When Kitchen Design Feels Like Couples Therapy
Working on projects for individuals with very different ideas can be challenging, but in the end is always worth it
Together, William Landeros, CKD and Jed Mackenzie, CKD have a combined 37 years of experience as Senior Project Designers, and have seen it all when it comes to creating clients’ dream kitchens. If there’s one thing they’ve learned, it’s that it is not uncommon for people and their significant other to have very different ideas about what that dream looks like.
With any kitchen remodel (or new-build), there are an astounding number of decisions to be made and seemingly endless options to choose from.The process can be fraught with conflict, if you’re not careful. But with the right approach, and the help of savvy professionals, working together is the only way to bring those dreams to fruition. Read on for a few stories about how these experts helped their clients achieve the results they were looking for.
Frequently, partners have completely different design styles. Sometimes one person’s taste is more traditional and the other’s more modern. Perhaps it’s a difference in the types of materials they are drawn to—one person prefers natural materials such as wood and stone while the other tends to gravitate toward metals and lacquer. Navigating these differences requires knowledge, expertise and a gentle touch.
Recently, Landeros and Mackenzie worked with one such couple who were at opposite ends of the design spectrum. One was drawn to modern contemporary style while the other leaned more traditional. Rather than go to either extreme, their conflicting styles were brought into balance with a stunning kitchen that featured the clean lines of bulthaup’s sleek contemporary cabinets softened by a warm oak finish and topped by natural stone. Compromise saved the day.
Leaving Room for the Important Things
When helping couples with their kitchen design, Landeros and Mackenzie stress the importance of listening to what is important to both partners in order to create solutions that include elements that matter to each of them. They recommend allowing space for at least one “must have” per person. Perhaps one person dreams of being a home barista with a high end coffee station while the other wants an exquisitely organized pantry with all the bells and whistles.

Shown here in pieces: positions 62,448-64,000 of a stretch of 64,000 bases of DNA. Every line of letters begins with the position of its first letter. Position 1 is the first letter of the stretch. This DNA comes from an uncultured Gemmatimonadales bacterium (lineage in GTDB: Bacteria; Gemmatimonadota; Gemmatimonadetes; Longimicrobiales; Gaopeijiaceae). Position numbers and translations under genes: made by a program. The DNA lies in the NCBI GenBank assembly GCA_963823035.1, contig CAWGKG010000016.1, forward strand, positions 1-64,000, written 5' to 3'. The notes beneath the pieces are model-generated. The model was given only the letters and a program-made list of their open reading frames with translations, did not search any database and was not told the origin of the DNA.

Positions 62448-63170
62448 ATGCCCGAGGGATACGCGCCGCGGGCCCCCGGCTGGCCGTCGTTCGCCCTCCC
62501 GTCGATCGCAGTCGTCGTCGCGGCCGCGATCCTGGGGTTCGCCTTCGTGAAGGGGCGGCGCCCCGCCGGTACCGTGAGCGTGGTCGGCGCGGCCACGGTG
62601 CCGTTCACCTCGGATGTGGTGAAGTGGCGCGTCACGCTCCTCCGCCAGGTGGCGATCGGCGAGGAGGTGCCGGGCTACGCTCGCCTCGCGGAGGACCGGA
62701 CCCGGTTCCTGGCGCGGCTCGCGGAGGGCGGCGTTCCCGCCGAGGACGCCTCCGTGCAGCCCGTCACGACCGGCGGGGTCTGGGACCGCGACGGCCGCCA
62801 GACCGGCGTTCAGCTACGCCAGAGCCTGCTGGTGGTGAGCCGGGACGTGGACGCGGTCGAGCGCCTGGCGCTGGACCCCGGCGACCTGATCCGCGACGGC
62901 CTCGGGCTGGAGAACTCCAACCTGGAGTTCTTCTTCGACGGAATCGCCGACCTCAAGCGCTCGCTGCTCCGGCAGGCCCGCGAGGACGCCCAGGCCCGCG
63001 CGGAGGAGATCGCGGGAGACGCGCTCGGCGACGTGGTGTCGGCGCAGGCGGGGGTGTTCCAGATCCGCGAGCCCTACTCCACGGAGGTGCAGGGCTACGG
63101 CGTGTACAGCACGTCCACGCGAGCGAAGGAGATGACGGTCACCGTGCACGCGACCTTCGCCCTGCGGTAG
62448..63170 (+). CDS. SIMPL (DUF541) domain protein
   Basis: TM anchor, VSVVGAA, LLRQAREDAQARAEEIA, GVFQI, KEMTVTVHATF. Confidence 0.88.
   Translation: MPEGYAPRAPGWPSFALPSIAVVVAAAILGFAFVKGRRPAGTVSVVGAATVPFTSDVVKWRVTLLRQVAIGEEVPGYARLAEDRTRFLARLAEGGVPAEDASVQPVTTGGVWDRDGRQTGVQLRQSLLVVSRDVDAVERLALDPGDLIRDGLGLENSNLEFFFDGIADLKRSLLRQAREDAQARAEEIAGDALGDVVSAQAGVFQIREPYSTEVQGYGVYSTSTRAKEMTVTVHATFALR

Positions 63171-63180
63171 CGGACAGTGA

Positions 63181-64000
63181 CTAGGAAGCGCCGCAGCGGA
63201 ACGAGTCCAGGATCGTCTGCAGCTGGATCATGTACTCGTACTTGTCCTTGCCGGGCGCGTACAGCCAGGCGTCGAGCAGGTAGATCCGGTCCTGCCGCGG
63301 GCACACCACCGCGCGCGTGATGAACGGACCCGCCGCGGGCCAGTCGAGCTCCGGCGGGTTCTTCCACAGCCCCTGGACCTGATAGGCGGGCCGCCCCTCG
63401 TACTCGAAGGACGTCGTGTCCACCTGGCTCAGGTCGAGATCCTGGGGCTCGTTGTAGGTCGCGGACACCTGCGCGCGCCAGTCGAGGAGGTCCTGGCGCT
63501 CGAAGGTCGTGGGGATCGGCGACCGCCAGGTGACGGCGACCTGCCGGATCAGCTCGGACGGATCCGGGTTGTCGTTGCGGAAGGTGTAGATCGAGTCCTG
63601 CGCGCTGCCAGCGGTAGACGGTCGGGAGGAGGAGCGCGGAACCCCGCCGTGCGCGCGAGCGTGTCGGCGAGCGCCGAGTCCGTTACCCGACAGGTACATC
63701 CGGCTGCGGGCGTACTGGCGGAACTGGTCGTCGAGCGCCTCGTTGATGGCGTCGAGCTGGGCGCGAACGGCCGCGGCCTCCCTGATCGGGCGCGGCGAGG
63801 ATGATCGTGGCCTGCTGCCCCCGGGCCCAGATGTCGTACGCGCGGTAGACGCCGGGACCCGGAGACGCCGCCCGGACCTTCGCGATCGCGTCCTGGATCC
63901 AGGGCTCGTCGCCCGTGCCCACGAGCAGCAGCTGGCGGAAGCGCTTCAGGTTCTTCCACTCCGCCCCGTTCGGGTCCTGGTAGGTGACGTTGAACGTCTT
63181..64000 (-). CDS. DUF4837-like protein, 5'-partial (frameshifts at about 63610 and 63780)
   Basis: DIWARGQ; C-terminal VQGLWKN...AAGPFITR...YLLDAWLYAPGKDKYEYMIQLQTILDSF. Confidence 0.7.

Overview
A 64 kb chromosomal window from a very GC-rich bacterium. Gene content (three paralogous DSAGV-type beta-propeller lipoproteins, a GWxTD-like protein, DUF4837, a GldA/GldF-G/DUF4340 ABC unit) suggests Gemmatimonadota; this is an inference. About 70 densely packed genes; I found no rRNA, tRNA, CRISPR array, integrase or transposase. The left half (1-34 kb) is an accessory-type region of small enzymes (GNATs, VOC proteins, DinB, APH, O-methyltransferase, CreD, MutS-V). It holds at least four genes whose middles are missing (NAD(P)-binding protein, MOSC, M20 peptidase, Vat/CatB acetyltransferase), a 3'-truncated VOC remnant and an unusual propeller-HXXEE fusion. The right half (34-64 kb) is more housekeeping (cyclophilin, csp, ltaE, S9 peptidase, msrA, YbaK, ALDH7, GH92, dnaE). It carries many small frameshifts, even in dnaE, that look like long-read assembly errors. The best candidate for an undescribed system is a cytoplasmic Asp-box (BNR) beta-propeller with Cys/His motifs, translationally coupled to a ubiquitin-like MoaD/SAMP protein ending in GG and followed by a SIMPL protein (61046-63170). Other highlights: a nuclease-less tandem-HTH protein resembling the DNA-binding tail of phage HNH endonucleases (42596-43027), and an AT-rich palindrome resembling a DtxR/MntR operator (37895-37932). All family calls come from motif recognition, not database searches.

A couple they recently worked with viewed their project from different perspectives. One person focused on the big picture of the overall aesthetic of the kitchen, while their partner drilled down on the minute details of the quality engineering and unique features of the cabinetry. Together, their operating styles merged perfectly to help them work as a team toward a successful end result. With each project, Landeros and Mackenzie view each person’s priorities as equally valuable and strive to find a way to include the things that, at the end of the day, will make everyone happy.
Keeping Things Light
The process of remodeling or building a home can be a stressful process and the best way to get through it is to remember to keep things light. Landeros and Mackenzie always encourage their clients to enjoy the process by keeping a sense of humor and focusing on the positive parts of designing a kitchen.
One excellent example of this is a couple they worked with that had gone through the process of remodeling their home with one partner adamantly opposed to having any wood in the design. The other partner decided to prank them by leaving one strip of wood in the entry door threshold. After the initial shock, a confession was made and the couple was able to laugh about the easily fixable joke.
As designers, we have to keep in mind that projects often involve separate individuals with very different tastes and opinions, and many times those people are married! It’s our job to figure out what is most important to each of them, individually and collectively, and then incorporate that into the design. It takes patience, compromise and a hearty sense of humor, but in the end a beautiful result is the greatest reward.
Carolyn Kreeger is a project coordinator at bulthaup Denver Aspen. With showrooms in Denver and Aspen, bulthaup services all areas of the Rocky Mountain West and specializes in designing signature kitchens. View their profile or contact them at 303.777.5409.
Content for this article provided by bulthaup Denver Aspen.